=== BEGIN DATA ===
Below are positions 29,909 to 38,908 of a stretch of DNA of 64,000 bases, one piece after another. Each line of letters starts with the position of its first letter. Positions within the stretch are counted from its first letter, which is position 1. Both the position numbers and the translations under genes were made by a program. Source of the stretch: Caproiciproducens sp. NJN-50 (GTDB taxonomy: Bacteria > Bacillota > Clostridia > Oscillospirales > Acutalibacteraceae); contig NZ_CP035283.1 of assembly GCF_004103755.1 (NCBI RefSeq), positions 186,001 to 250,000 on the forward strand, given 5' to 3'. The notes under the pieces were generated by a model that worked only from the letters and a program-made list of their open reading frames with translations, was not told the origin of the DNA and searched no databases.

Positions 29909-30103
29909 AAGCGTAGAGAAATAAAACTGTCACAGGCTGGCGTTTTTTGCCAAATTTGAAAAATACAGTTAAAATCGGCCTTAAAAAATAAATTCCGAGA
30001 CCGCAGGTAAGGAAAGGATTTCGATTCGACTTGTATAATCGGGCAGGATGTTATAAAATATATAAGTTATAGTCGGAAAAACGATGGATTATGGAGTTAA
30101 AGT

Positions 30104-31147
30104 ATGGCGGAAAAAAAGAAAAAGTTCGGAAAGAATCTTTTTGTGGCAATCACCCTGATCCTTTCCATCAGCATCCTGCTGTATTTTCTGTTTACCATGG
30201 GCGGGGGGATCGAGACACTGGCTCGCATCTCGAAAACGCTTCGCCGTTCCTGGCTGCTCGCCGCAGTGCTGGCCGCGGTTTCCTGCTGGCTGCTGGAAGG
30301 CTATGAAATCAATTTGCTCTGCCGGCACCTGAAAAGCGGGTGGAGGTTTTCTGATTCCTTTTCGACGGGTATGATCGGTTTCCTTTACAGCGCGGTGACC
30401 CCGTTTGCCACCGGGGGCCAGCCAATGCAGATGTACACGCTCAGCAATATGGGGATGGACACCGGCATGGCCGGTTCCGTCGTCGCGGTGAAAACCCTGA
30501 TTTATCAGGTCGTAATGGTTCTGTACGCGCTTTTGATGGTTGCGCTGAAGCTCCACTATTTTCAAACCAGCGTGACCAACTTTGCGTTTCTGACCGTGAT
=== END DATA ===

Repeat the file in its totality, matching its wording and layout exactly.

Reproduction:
Below are positions 29,909 to 38,908 of a stretch of DNA of 64,000 bases, one piece after another. Each line of letters starts with the position of its first letter. Positions within the stretch are counted from its first letter, which is position 1. Both the position numbers and the translations under genes were made by a program. Source of the stretch: Caproiciproducens sp. NJN-50 (GTDB taxonomy: Bacteria > Bacillota > Clostridia > Oscillospirales > Acutalibacteraceae); contig NZ_CP035283.1 of assembly GCF_004103755.1 (NCBI RefSeq), positions 186,001 to 250,000 on the forward strand, given 5' to 3'. The notes under the pieces were generated by a model that worked only from the letters and a program-made list of their open reading frames with translations, was not told the origin of the DNA and searched no databases.

Positions 29909-30103
29909 AAGCGTAGAGAAATAAAACTGTCACAGGCTGGCGTTTTTTGCCAAATTTGAAAAATACAGTTAAAATCGGCCTTAAAAAATAAATTCCGAGA
30001 CCGCAGGTAAGGAAAGGATTTCGATTCGACTTGTATAATCGGGCAGGATGTTATAAAATATATAAGTTATAGTCGGAAAAACGATGGATTATGGAGTTAA
30101 AGT

Positions 30104-31147
30104 ATGGCGGAAAAAAAGAAAAAGTTCGGAAAGAATCTTTTTGTGGCAATCACCCTGATCCTTTCCATCAGCATCCTGCTGTATTTTCTGTTTACCATGG
30201 GCGGGGGGATCGAGACACTGGCTCGCATCTCGAAAACGCTTCGCCGTTCCTGGCTGCTCGCCGCAGTGCTGGCCGCGGTTTCCTGCTGGCTGCTGGAAGG
30301 CTATGAAATCAATTTGCTCTGCCGGCACCTGAAAAGCGGGTGGAGGTTTTCTGATTCCTTTTCGACGGGTATGATCGGTTTCCTTTACAGCGCGGTGACC
30401 CCGTTTGCCACCGGGGGCCAGCCAATGCAGATGTACACGCTCAGCAATATGGGGATGGACACCGGCATGGCCGGTTCCGTCGTCGCGGTGAAAACCCTGA
30501 TTTATCAGGTCGTAATGGTTCTGTACGCGCTTTTGATGGTTGCGCTGAAGCTCCACTATTTTCAAACCAGCGTGACCAACTTTGCGTTTCTGACCGTGAT